Prisoners in northern Australia are being offered a snappy new way of rehabilitating - by training as crocodile handlers.
The farm in Darwin has 36,000 saltwater crocodiles
Inmates are learning how to deal with crocodiles, repair crocodile fences, build enclosures and write reports.
Northern Territory's justice minister Syd Stirling said the scheme was the first of its kind in the country.
It would give inmates nearing release "real life skills that they can use back in their communities", he added.
Five prisoners from Darwin Correction Centre are currently involved in the 11-week pilot scheme.
They are undergoing their training at Darwin Crocodile Farm, one of Australia's largest such farms housing more than 36,000 saltwater crocodiles.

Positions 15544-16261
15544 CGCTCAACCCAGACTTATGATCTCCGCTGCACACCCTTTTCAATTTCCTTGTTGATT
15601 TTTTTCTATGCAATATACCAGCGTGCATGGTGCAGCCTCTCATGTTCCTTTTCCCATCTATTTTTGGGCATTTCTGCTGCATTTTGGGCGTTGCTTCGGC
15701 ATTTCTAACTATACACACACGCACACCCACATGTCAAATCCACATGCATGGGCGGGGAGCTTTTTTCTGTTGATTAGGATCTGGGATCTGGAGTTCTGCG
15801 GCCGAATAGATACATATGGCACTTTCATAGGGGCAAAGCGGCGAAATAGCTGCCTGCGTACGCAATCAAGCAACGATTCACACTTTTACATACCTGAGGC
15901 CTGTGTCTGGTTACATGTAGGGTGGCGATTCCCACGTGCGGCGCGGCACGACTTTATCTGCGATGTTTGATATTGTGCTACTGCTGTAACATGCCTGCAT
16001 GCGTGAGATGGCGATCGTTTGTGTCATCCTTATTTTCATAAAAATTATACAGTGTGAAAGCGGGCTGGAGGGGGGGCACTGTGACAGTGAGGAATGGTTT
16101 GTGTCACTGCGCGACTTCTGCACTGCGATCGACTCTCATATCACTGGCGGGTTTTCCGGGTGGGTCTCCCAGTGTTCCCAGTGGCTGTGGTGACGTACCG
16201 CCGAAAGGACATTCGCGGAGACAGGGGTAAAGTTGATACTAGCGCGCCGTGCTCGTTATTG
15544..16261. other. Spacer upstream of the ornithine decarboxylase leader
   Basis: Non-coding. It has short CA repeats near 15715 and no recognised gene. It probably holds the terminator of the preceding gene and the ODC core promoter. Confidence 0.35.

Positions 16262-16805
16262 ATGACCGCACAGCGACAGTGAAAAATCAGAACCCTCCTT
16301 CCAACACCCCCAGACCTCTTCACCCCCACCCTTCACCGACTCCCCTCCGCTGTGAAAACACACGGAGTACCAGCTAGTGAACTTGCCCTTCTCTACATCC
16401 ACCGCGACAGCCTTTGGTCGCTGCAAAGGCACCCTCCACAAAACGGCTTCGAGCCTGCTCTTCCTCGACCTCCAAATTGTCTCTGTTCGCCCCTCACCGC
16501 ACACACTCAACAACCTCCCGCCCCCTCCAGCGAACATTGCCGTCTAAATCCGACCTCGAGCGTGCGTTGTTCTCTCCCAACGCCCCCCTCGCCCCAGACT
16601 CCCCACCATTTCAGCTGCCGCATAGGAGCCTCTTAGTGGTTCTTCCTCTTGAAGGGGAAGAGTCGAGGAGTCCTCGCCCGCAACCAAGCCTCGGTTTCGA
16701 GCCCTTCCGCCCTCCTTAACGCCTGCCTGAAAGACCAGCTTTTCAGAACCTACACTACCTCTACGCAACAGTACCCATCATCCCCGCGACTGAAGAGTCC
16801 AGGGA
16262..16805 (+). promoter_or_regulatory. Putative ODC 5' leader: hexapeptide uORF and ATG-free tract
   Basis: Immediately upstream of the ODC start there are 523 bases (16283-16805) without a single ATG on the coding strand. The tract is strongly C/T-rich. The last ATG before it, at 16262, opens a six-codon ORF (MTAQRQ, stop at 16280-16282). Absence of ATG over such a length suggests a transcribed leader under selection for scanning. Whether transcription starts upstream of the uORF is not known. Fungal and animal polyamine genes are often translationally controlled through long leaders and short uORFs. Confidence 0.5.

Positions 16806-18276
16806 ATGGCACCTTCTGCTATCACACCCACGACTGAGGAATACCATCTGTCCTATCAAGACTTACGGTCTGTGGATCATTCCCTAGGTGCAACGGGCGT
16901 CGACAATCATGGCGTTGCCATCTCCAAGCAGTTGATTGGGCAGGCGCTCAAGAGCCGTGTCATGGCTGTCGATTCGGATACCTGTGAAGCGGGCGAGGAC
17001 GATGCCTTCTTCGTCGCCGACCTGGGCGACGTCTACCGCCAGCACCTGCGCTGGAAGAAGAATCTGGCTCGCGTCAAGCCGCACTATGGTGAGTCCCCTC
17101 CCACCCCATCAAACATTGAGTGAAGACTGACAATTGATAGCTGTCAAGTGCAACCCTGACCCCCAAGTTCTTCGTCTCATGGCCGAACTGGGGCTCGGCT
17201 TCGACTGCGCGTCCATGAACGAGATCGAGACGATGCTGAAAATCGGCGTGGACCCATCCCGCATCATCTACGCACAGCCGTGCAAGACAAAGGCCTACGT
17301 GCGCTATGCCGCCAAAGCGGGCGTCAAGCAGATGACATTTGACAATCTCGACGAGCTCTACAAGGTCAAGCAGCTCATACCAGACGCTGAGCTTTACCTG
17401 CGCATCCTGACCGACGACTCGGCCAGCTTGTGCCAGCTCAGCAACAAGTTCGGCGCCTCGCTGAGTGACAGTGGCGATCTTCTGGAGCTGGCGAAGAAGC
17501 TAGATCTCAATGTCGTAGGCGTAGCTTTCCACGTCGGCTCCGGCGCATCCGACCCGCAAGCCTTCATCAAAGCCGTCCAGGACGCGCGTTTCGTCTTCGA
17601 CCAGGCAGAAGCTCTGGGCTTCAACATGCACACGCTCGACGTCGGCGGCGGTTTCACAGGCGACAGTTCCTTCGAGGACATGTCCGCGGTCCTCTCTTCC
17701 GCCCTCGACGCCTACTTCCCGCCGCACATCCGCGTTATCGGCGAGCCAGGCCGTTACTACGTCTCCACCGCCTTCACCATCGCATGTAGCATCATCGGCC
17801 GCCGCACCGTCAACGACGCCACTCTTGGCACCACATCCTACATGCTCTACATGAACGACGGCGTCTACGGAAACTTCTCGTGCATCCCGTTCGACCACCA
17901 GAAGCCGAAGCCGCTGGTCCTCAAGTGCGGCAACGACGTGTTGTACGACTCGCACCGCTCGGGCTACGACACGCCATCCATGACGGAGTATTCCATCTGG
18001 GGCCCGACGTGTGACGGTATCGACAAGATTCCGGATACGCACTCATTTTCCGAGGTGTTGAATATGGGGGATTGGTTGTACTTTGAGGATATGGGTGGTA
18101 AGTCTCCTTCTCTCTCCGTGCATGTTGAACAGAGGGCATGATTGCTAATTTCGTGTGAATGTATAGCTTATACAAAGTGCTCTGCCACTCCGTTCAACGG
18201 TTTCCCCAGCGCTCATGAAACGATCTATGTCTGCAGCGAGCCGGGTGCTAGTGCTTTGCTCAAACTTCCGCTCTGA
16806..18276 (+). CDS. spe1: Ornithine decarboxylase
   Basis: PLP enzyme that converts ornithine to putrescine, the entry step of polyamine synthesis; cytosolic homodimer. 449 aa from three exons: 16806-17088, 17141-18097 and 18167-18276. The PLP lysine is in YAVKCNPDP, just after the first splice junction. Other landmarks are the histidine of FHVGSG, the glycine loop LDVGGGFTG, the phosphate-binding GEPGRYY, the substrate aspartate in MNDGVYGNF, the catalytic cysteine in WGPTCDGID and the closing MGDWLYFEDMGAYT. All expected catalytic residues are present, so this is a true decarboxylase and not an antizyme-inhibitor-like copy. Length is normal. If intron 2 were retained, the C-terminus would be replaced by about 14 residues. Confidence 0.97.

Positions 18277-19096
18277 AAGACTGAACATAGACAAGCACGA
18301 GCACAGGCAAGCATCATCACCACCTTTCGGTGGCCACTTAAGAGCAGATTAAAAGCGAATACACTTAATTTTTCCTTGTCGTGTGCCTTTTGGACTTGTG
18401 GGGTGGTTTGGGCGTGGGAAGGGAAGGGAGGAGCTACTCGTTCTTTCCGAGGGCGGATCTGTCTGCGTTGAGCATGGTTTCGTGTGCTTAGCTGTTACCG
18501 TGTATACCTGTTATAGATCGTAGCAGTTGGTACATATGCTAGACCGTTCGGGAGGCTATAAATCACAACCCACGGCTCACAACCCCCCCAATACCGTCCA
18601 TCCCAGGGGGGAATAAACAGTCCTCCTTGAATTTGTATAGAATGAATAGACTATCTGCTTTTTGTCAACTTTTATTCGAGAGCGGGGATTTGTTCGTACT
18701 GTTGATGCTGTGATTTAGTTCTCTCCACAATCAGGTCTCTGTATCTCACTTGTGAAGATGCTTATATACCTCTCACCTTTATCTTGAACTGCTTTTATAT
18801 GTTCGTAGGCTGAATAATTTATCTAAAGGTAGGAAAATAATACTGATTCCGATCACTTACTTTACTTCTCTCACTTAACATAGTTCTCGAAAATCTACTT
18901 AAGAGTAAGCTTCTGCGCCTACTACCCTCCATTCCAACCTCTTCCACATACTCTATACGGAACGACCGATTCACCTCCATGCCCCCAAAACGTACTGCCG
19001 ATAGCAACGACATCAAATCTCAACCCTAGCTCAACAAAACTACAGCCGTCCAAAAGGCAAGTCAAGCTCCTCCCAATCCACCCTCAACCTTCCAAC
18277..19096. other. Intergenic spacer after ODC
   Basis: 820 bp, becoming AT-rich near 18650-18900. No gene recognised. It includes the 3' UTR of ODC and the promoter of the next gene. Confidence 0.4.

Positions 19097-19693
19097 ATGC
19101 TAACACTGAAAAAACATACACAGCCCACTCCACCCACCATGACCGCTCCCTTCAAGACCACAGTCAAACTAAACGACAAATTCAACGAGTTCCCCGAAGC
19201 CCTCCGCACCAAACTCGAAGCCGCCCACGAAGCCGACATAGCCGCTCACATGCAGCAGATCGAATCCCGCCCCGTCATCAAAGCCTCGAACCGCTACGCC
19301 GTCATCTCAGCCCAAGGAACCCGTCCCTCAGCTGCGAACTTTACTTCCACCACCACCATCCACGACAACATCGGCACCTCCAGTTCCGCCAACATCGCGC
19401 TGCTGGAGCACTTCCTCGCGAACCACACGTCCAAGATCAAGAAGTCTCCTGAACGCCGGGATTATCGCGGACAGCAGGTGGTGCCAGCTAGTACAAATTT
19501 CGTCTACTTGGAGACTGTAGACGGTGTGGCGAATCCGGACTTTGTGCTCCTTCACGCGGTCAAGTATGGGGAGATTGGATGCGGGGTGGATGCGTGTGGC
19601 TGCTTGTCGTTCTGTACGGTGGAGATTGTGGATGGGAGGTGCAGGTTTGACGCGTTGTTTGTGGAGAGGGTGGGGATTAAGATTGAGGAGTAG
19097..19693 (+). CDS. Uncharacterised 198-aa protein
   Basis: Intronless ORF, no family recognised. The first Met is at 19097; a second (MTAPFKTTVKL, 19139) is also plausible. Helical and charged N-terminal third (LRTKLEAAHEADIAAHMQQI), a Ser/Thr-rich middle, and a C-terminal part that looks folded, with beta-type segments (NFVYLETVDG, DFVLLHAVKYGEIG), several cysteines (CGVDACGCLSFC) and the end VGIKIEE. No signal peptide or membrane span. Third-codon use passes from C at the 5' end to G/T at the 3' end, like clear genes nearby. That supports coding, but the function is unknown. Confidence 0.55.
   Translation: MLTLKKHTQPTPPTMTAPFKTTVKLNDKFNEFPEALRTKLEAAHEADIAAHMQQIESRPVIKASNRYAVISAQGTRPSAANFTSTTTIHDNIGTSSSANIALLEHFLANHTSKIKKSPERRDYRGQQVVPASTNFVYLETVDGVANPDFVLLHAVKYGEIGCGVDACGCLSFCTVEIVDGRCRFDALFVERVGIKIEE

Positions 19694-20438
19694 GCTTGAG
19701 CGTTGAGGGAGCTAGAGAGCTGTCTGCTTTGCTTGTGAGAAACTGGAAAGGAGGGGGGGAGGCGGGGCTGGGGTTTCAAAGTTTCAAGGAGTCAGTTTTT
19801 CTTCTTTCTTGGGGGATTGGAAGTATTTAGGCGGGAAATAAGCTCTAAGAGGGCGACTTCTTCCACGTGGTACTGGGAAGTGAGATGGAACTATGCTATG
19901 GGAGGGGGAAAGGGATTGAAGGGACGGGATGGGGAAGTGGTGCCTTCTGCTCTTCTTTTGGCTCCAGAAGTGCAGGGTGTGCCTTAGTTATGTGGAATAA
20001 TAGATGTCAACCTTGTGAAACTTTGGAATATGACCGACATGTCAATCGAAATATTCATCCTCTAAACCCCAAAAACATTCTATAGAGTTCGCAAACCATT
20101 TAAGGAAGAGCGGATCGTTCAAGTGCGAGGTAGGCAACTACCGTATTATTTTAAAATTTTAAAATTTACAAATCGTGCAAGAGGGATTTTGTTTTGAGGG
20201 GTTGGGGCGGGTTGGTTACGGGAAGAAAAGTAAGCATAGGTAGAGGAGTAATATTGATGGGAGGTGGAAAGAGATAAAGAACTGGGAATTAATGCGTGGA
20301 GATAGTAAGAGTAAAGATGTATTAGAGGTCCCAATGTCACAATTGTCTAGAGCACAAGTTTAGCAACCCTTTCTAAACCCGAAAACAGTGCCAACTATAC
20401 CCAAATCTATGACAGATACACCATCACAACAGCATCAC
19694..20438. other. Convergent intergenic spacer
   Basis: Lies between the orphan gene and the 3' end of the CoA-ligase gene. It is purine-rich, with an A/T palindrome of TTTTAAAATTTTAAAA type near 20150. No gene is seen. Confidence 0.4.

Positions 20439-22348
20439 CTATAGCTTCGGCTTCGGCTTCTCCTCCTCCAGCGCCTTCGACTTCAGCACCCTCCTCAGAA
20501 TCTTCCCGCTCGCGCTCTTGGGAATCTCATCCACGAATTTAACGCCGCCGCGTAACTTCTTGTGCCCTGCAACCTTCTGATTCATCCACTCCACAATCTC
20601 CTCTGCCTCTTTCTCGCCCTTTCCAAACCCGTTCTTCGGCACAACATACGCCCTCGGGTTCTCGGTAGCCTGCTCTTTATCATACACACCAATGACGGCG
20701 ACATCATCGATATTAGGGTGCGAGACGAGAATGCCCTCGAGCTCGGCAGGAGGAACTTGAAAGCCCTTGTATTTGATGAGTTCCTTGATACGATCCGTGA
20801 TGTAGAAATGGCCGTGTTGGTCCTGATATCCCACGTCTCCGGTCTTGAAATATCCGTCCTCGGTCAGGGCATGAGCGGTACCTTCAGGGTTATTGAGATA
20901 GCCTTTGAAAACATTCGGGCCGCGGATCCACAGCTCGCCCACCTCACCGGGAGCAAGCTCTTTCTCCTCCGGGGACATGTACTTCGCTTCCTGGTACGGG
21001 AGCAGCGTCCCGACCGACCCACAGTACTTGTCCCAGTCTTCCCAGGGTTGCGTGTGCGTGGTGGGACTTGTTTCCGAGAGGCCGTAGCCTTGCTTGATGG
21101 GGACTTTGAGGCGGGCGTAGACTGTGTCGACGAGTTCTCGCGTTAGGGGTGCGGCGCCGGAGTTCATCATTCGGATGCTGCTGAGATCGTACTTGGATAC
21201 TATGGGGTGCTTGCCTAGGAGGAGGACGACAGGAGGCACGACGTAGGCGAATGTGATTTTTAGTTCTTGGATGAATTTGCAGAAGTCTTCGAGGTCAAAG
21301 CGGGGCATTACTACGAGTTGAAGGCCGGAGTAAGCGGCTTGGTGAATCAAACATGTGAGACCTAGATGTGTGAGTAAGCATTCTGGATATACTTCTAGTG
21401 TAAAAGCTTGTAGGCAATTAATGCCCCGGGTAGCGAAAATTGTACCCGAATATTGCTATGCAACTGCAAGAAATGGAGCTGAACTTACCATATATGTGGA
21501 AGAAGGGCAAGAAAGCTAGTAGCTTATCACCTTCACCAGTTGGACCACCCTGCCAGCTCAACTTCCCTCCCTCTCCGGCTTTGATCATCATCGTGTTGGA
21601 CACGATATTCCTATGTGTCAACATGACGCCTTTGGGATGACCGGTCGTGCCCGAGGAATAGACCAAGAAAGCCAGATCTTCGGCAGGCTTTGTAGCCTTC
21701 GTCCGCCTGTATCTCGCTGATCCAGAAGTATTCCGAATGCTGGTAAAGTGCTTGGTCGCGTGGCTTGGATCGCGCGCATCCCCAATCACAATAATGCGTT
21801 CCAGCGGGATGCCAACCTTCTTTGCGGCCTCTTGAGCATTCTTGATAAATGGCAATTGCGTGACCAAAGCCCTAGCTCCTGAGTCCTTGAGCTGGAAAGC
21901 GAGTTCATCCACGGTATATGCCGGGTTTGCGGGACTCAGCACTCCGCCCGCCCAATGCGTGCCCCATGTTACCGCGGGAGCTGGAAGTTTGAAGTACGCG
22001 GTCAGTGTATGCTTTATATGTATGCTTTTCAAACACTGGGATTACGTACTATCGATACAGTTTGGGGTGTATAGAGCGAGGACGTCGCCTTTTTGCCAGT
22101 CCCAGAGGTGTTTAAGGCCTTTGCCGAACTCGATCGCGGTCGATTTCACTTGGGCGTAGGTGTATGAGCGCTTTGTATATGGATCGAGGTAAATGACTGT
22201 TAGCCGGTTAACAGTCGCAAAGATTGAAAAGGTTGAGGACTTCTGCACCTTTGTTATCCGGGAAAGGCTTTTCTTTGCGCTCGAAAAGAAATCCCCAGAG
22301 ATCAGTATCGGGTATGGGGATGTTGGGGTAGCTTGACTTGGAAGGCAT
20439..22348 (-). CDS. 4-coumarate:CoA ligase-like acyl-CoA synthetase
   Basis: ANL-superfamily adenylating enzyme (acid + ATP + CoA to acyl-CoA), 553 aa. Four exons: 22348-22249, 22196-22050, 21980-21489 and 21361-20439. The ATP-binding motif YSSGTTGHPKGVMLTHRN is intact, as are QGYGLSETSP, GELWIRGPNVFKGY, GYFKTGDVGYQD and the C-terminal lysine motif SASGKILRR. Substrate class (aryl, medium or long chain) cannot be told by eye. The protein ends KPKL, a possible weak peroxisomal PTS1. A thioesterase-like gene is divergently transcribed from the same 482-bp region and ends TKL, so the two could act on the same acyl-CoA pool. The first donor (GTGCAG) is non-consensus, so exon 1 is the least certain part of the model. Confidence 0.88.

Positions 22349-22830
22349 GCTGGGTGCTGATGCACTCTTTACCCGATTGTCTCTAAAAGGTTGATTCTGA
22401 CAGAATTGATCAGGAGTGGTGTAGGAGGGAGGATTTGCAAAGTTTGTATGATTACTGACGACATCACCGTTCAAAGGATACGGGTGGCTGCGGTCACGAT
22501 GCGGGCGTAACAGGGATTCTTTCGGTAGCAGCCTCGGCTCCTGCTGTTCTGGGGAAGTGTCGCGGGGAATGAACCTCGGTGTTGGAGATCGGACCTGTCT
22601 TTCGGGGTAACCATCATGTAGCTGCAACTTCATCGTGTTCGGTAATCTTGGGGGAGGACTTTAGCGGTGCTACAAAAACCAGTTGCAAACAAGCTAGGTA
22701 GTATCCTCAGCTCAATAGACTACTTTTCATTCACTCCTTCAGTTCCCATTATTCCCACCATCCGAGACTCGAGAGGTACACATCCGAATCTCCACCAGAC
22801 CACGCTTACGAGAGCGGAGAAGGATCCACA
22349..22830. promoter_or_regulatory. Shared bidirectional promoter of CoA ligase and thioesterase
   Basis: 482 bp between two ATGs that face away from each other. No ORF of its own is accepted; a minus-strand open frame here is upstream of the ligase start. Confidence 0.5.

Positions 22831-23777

The farm's owner, Mick Burns, said the scheme benefited both the prisoners and his reptiles.
"This not only assists in the maintenance of the farm itself, but provides life skills which will ultimately be put back into the community," he said.
Syd Stirling said the course gave prisoners a number of skills - not just crocodile handling - that could be used in a wide-number of industries once they are released.
The aim is to stop prisoners from re-offending once they are back in their communities, he said.
"The course... helps with the rehabilitation of prisoners," he said. "Even the value of developing a work ethic in preparation for release cannot be underestimated."